Even in an emergency situation, consumers need to be vigilant against the unscrupulous few who seek to take advantage of those who are dealing with a crisis situation. The following tips and information can help you as you recover:
Following a disaster, businesses and individuals are prohibited from unreasonably raising the price of essential goods and services in direct response to the disaster – regardless of whether the disaster occurs in Tennessee or in another state. If you suspect a business is price gouging:
Frustrated and anxious homeowners eager to get their property back in shape may neglect to take the usual precautions when hiring someone to perform home repairs. Insurance settlements and flood relief are tempting targets for unscrupulous contractors. Take time to verify through the Tennessee Board of Licensing Contractors that contractors and other businesses are licensed and also check for complaints. Be wary of high pressure sales tactics and check references.
You may have to move your belongings into storage while repairs are made. Before choosing a facility, verify the firm has adequate security and offers insurance coverage. When selecting a moving company, ask for references and estimates. Read and understand any contract before you sign it or make payments. You can check the background of a moving company with the Federal Motor Carrier Safety Administration. Also, federal regulations require a moving company to supply customers with a copy of "Your Rights and Responsibilities When You Move."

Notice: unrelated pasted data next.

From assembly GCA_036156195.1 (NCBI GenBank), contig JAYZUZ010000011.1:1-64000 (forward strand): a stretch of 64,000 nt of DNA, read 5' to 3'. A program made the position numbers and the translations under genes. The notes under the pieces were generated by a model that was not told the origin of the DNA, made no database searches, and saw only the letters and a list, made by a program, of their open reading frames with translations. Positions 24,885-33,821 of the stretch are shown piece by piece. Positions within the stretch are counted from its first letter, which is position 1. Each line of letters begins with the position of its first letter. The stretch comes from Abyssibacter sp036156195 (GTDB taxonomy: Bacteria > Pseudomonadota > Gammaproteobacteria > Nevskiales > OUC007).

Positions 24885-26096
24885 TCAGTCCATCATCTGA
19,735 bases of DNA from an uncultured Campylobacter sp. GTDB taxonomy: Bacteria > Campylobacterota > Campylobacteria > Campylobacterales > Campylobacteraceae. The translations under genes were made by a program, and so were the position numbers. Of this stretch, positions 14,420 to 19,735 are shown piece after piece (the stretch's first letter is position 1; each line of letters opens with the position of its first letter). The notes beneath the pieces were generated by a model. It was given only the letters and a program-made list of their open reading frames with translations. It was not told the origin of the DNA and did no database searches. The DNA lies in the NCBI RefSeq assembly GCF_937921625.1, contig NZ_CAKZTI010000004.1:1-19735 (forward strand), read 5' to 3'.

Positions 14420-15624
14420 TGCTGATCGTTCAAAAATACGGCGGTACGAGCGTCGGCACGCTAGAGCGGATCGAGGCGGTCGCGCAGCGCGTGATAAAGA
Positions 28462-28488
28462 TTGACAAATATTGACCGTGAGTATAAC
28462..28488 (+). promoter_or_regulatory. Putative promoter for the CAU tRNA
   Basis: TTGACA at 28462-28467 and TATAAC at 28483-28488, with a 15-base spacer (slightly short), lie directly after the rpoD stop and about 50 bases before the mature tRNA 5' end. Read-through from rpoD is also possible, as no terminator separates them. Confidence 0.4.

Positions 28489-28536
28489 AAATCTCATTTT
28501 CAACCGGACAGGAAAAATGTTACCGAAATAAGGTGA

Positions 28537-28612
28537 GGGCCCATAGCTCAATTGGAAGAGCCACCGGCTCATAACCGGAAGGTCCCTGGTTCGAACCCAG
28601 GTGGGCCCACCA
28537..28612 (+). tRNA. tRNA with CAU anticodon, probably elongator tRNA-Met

Following a natural disaster, there is often an outpouring of support for victims, and there are those who will attempt to take advantage. Be cautious of any charity that does not explain how your money will assist disaster victims, and avoid giving to someone who demands a donation immediately. You can find out if a charity is registered to solicit in Tennessee through the Tennessee Department of State.
When a vehicle suffers flood damage, the insurance companies will normally declare the vehicle a totaled loss and buy it from their policyholder. In most states, including Tennessee included, the vehicle title is supposed to be marked with either a flood or salvage brand, or a combination of the both. There is no guarantee that vehicle flood damage will be reported but there are steps you can take to protect yourself. Before you buy, trace the car's title history and have a reputable mechanic inspect the vehicle for signs of water damage.